# Restricted inductive type definitions in Coq

I would like to somehow limit what kind of inputs constructors are allowed to take in an inductive definition. Say I want to say define binary numbers as follows:

``````Inductive bin : Type :=
| O : bin
| D : bin -> bin
| S : bin -> bin.
``````

The idea here is that D doubles up a nonzero number by adding a zero at the end and S takes a number with zero as the last digit and turns the last digit into a one. This means that the following are legal numbers:

``````S 0
D (S 0)
D (D (S 0))
``````

while the following would not be:

``````S (S 0)
D 0
``````

Is there a way to enforce such restrictions in an inductive definition in a clean way?

-

You could define what it means for a `bin` to be legal with a predicate, and then give a name to the subset of `bin`s that obey that predicate. Then you write functions with `Program Definition` and `Program Fixpoint` instead of `Definition` and `Fixpoint`. For recursive functions you'll also need a measure to prove the arguments of your functions decrease in size since the functions are not structurally recursive anymore.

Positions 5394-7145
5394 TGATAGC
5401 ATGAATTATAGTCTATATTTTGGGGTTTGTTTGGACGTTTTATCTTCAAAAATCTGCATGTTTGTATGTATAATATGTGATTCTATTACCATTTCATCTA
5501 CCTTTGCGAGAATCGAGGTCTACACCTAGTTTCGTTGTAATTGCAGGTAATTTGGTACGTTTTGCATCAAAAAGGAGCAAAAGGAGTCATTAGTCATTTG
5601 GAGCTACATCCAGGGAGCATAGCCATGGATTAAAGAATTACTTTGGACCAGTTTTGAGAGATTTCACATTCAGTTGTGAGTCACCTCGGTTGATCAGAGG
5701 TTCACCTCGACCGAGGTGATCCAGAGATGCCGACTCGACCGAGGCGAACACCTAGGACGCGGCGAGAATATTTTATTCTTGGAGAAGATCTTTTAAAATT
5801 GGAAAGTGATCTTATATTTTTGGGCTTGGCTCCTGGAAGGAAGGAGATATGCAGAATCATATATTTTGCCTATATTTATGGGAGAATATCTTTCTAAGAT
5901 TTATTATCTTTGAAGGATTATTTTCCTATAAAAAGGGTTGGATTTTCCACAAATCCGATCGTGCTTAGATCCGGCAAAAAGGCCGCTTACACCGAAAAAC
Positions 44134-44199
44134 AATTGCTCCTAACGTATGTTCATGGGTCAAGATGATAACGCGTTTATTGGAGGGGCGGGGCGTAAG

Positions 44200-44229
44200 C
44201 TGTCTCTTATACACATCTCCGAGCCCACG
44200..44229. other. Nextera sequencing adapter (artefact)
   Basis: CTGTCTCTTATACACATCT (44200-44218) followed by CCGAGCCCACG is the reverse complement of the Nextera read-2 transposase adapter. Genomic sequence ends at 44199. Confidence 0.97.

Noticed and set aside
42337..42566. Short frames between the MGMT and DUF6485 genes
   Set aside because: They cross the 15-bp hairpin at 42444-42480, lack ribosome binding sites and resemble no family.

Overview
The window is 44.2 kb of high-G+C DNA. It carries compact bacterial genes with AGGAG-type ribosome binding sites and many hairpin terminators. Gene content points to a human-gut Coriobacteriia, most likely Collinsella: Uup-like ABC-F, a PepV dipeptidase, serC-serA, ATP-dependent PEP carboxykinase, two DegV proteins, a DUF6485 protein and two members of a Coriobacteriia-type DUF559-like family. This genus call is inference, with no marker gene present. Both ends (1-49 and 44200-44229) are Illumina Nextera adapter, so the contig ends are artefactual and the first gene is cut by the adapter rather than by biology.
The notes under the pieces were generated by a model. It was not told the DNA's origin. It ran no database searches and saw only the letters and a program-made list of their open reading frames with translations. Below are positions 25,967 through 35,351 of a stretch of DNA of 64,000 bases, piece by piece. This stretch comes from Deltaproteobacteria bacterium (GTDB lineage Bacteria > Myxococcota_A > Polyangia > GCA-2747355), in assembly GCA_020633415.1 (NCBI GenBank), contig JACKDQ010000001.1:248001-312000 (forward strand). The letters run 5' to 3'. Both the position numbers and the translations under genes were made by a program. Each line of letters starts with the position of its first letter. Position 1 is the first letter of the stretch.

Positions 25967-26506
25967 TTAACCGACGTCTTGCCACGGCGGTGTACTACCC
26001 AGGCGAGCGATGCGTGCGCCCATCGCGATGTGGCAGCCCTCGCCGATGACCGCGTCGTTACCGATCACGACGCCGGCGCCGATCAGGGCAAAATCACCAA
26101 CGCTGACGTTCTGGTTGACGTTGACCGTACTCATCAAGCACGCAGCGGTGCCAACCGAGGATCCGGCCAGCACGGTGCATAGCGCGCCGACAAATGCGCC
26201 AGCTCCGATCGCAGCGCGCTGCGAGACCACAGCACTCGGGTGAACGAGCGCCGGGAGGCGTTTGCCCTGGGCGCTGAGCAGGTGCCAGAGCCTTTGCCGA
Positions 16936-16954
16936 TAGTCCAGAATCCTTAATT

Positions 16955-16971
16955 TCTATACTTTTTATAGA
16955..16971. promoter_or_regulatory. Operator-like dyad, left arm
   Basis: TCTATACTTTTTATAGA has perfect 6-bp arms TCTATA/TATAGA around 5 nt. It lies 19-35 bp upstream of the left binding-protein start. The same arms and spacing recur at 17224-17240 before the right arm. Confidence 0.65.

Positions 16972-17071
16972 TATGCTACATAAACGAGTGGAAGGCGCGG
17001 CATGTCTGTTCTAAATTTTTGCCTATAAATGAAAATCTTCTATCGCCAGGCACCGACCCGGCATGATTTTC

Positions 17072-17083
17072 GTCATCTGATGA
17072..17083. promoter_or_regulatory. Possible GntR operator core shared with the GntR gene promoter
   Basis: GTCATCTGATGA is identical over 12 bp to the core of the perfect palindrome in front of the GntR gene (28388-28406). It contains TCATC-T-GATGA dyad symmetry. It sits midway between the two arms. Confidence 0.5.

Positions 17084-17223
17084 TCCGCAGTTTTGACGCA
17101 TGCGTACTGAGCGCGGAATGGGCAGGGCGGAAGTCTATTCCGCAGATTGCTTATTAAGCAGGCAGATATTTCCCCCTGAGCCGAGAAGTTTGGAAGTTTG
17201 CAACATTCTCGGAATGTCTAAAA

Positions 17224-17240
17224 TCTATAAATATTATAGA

``````Require Import Coq.Program.Program.

Fixpoint Legal (b1 : bin) : Prop :=
match b1 with
| O       => True
| D O     => False
| D b2    => Legal b2
| S (S _) => False
| S b2    => Legal b2
end.

Definition lbin : Type := {b1 : bin | Legal b1}.

Fixpoint to_un (b1 : bin) : nat :=
match b1 with
| O    => 0
| D b2 => to_un b2 + to_un b2
| S b2 => Coq.Init.Datatypes.S (to_un b2)
end.

Program Definition zer (b1 : lbin) := O.

Program Fixpoint succ (b1 : lbin) {measure (to_un b1)} : lbin :=
``````

But this simply-typed approach would probably be easier.

-
This seems more reasonable than the other answer. I was too lazy to write one. You could take a predicate as additional argument, but then writing numbers is annoying. You could just not care and canonicalize when needed. –  Ptival Dec 24 '12 at 21:13
From an object-oriented programming perspective, `O`, `D` and `S` are subtypes of `bin`, and their constructor types are then definable without resorting to logical predicates, but Coq doesn't support object-oriented programming natively either.
However, Coq does have typeclasses. So what I might do is make `bin` a typeclass, and make each of the constructors a separate inductive type, each of which has an instance of the `bin` typeclass. I'm not sure what the method(s) of the typeclass would be though.